DNA testing for cats is now available and affordable!  Breeders can easily prevent a large number of genetic disorders by using a simple DNA swab sent to a lab for testing.  All Verified Bengal Breeders are required to test for Pyruvate Kinase Deficiency (PKDef) and Progressive Retinal Atrophy (PRAb) which are both genetic diseases that have been identified in Bengals.  Many breeders are also testing for other genetic diseases that more rarely occur such as Polycycstic Kidney Disease (PKD).  Kitten buyers should expect their breeder to provide testing results for their kitten’s parents or the kitten itself.  If your breeder doesn’t offer them, ask!  If a cat is known to be clear based on the clear results of both parents, your breeder should still be able to offer you reports to confirm.  DNA testing kits are available through Optimal Selection, UC Davis, and Langford Vets – links to purchase are included below.

Pyruvate Kinase Deficiency (PKDef)

Pyruvate Kinase Deficiency (commonly abbreviated as PKDef) is an inherited disease which causes anemia in cats.  Pyruvate Kinase is a red blood cell enzyme necessary for supporting red blood cell energy metabolism and life span.  A deficiency of this enzyme can lead to a reduction in the number of red blood cells or hemolytic anemia.  Anemia symptoms may be mild, particularly in young cats, and include lethargy, weakness, lack of appetite, jaundice, and swelling of the abdomen.  Severe life-threatening anemia can occur but is more rare.  It is caused by a recessive gene which means the cat must inherit two copies of the faulty gene – one from each parent.  Cats with only one of the faulty genes are said to be “carriers” since they themselves are unaffected by the disease but can pass the gene on to their offspring.  The PKDef genes can be identified by a simple DNA test using a swab mailed to a lab.  This test is available through Optimal Selection, UC Davis, and Langford vets.  It is important that breeding cats be tested for PKDef since most cats that are affected won’t show symptoms of anemia until they are older.  Additionally, since carrier cats are completely unaffected, they will never show symptoms but can produce affected cats when bred to another carrier.  There is no cure for PKDef.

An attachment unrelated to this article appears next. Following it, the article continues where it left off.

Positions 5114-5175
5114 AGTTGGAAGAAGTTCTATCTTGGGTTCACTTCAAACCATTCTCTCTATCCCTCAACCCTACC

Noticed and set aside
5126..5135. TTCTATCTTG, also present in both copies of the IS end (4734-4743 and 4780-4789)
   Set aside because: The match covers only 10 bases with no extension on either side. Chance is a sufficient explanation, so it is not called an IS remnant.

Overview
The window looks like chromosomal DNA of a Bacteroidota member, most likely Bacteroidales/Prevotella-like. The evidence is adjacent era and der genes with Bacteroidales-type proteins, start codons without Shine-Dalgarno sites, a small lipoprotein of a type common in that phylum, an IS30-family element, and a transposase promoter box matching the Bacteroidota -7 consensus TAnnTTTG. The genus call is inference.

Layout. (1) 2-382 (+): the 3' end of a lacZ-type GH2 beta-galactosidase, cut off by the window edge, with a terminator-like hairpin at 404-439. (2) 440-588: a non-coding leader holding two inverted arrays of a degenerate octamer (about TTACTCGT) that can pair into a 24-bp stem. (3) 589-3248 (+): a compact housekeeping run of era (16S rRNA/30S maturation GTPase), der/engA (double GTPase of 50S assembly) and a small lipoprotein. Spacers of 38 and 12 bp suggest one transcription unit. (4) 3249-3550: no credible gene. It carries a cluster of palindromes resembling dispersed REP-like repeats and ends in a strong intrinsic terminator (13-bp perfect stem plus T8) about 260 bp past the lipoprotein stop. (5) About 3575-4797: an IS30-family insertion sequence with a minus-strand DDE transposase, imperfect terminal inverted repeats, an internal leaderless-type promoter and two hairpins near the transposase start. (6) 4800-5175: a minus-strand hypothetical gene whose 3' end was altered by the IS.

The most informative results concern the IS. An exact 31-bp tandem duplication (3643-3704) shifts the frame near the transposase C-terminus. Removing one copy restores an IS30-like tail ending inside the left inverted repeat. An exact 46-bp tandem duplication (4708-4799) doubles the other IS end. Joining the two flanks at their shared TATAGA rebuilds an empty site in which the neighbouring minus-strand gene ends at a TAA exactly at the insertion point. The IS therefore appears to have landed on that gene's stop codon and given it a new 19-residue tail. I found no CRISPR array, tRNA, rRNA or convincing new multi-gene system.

Progressive Retinal Atrophy (PRAb)

Progressive Retinal Atrophy (commonly abbreviated as PRA or PRAb when referring to Bengals) is a disease which causes degeneration of the retinal tissue in the cats’ eyes.  This condition is progressive – cats are normal at birth and gradually lose their eyesight, usually becoming completely blind sometime between the ages of 3 and 5.  The PRAb genes can be identified by a simple DNA test using a swab mailed to a lab.  This test is available through Optimal Selection, UC Davis, and Langford vets.  PRAb is caused by a recessive gene which means that the cat must inherit two copies of the faulty gene – one from each parent.  Cats with only one copy of the faulty gene are said to be “carriers” since they themselves are unaffected by the disease but can pass the gene on to their offspring.  There is no cure for genetically caused PRAb.  PRA is occasionally caused by exposure to certain antibiotics (fluoroquinalone and orbifloxacin) or a lack of sufficient taurine in the cat’s diet.  In those instances discontinuing the use of the antibiotic or increasing the taurine can halt the progression of the disease.